World chess champion Magnus Carlsen has laughed-off claims that US teen opponent who beat him in a shocking display used vibrating anal beats to cheat – and also appeared to make a sarcastinc comment about his rival’s coach.
Magnus Carlsen, 31, stunned avid chess fans when he resigned from a rematch against Hans Niemann, 19, after just a single move in the online Julius Baer Generation Cup on September 19.
Niemann unexpectedly beat the world champion in a real-life battle for the Sinquefield Cup in St. Louis a month before the online tournament on Chess24.
The teenage chess starlet sparked rumors that he was cheating by using remote-controlled vibrating anal beads to communicate with his coach, Maxim Dlugy.
Dlugy was banned from Chess.com in 2017 after allegedly cheating on one of the Titles Tuesdays, and was the first to suspect Borislav Ivanov of cheating with a device in his shoes in 2013.
Former chess prodigy Dlugy was also jailed on charges of attempting to embezzle $9million, but he was later cleared of all charges.
Carlson was interviewed by a reporter in Oslow, and quizzed on his thoughts on the bizarre claims of cheating.
The chess genius said: ‘Unfortunately, I cannot particularly speak on that but people can draw their own conclusions and they certainly have.
‘I have to say I’m very impressed by Niemann’s play and I think his mentor Maxim Dlugy must be doing a great job.’
Magnus Carlsen, 31, stunned avid chess fans when he resigned from a rematch against Hans Niemann, 19, after just a single move in the online Julius Baer Generation Cup
He has now refused to say if he believes that Niemann was cheating during both of their games in an interview
Chess genius, Niemann, 19, has been accused by fans of cheating in a slew of different and imaginative ways
He added that he thought cheating in the sport was ‘easy’ to do, but he ‘wouldn’t recommend it’ no matter how ‘tempting’ it might be.
Carlson also said that he would ‘probably’ say a bit more on the entire situation when the entire tournament comes to an end.
During a preliminary round in the online tournament, Carlsen caught announcers by surprise when he made a single move with black, and then conceded defeat and logged out of the match.
Announcer Tania Sachdev said during the Carlson vanishing act that it was ‘unprecedented’, saying he was ‘making a very big statement’ by refusing to play Niemann.
It follows San Francisco-native Niemann’s victory over the Norwegian Carlsen – while the teen was playing black – at the Sinquefield Cup on September 4.
Dlugy, pictured, was banned from Chess.com in 2017 after allegedly cheating on one of the Titles Tuesdays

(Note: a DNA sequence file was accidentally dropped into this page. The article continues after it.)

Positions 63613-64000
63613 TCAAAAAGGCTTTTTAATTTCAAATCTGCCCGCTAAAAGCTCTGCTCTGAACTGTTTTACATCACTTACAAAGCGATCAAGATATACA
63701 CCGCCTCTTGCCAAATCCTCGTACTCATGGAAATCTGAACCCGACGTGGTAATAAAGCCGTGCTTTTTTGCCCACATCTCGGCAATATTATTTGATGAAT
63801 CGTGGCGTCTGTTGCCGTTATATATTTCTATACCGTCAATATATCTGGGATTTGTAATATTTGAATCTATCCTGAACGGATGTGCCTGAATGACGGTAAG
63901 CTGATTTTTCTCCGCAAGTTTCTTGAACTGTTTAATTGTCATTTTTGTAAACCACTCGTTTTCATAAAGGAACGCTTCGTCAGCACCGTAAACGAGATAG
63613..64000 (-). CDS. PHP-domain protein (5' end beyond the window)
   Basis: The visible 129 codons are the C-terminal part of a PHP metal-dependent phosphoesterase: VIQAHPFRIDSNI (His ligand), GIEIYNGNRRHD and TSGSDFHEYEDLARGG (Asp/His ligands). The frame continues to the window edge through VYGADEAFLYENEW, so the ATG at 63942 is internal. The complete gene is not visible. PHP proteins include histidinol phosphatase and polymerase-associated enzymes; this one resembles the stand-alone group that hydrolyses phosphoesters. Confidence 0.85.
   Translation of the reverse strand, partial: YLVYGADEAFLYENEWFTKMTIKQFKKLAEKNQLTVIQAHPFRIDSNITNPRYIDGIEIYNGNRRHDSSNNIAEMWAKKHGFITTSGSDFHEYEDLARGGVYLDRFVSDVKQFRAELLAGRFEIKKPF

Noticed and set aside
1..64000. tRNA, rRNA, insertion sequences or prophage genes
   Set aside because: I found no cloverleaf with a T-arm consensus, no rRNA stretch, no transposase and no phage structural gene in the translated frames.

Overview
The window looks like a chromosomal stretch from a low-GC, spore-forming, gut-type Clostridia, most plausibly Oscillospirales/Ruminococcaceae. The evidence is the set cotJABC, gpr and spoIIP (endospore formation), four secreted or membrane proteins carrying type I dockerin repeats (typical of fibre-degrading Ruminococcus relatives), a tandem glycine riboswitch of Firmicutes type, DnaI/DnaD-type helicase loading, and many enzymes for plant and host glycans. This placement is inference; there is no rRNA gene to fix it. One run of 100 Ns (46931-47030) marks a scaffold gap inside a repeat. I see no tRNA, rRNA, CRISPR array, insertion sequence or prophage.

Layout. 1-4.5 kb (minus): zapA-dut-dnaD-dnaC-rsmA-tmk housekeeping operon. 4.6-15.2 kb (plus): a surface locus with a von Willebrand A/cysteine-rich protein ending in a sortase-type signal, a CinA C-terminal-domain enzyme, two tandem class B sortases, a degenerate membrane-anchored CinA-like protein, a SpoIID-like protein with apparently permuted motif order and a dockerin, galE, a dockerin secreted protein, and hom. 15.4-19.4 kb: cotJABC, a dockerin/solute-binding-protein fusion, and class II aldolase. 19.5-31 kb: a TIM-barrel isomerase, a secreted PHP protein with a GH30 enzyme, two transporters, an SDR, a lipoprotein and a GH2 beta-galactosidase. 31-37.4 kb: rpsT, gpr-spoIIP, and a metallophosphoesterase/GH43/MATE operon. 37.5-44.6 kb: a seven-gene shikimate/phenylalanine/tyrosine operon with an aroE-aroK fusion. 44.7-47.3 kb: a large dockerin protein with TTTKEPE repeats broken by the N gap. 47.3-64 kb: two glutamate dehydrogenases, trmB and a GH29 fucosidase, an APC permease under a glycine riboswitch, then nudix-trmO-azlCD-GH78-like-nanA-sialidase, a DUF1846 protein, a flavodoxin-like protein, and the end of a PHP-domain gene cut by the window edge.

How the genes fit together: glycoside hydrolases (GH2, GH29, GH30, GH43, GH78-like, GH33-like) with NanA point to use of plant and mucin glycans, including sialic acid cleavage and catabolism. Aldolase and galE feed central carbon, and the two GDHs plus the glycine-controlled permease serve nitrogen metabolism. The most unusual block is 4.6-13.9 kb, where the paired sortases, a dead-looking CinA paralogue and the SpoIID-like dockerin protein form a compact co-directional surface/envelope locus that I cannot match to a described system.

Carlsen made a snarky comment about his opponents coach, who has previously been accused of cheating, saying he’s doing a ‘good job’ as he laughed
When Carlsen dropped out of the St. Louis tournament without explanation, he posted a cryptic Tweet saying: ‘I’ve withdrawn from the tournament. I’ve always enjoyed playing in the @STLChessClub, and hope to be back in the future.’
Along with the Tweet, he posted a cryptic video of football manager Jose Mourinho saying: ‘If I speak I am in big trouble’.
Mourinho had been speaking at a news conference after a game in which his team is believed to have lost because of some questionable decisions by officials.
Carlsen had played 53 classical matches without a loss and had won the cup twice before in the last decade, but had never withdrawn from an ongoing event.
Chess.com has declined to invite Niemann from Chesscom Global Championship, a $1million event starting with online qualifiers and culminating in an 8-player final in Toronto, after the controversy.
Niemann has furiously denied using vibrating anal beads to received tips on how to play – saying that he would ‘strip naked’ if needed
Carlson also said that he would ‘probably’ say a bit more on the entire situation when the entire tournament comes to an end
Niemann has furiously denied using vibrating anal beads to received tips on how to play, with fans launching a slew of theories as to how he could have won.
The teenage star said: ‘I have never cheated in an over-the-board game. If they want me to strip fully naked, I will do it.
‘I don’t care. Because I know I am clean. You want me to play in a closed box with zero electronic transmission, I don’t care. I’m here to win and that is my goal regardless.’
But critics note that his Elo rating, which gauges the strength of chess players, shot to 2701 after his victory over Carlsen, up from just 2484 in January 2021, a staggering rise that some find unlikely.
And Niemann has admitted to cheating in online chess tournaments when he was a child, saying that he deeply regrets it.
In one online match when he was 12, he says one of his friends brought over an iPad loaded with a ‘chess engine’ program that offered the most likely route to a win.
The person Niemann was playing couldn’t see him, and so was unaware of what was unfolding.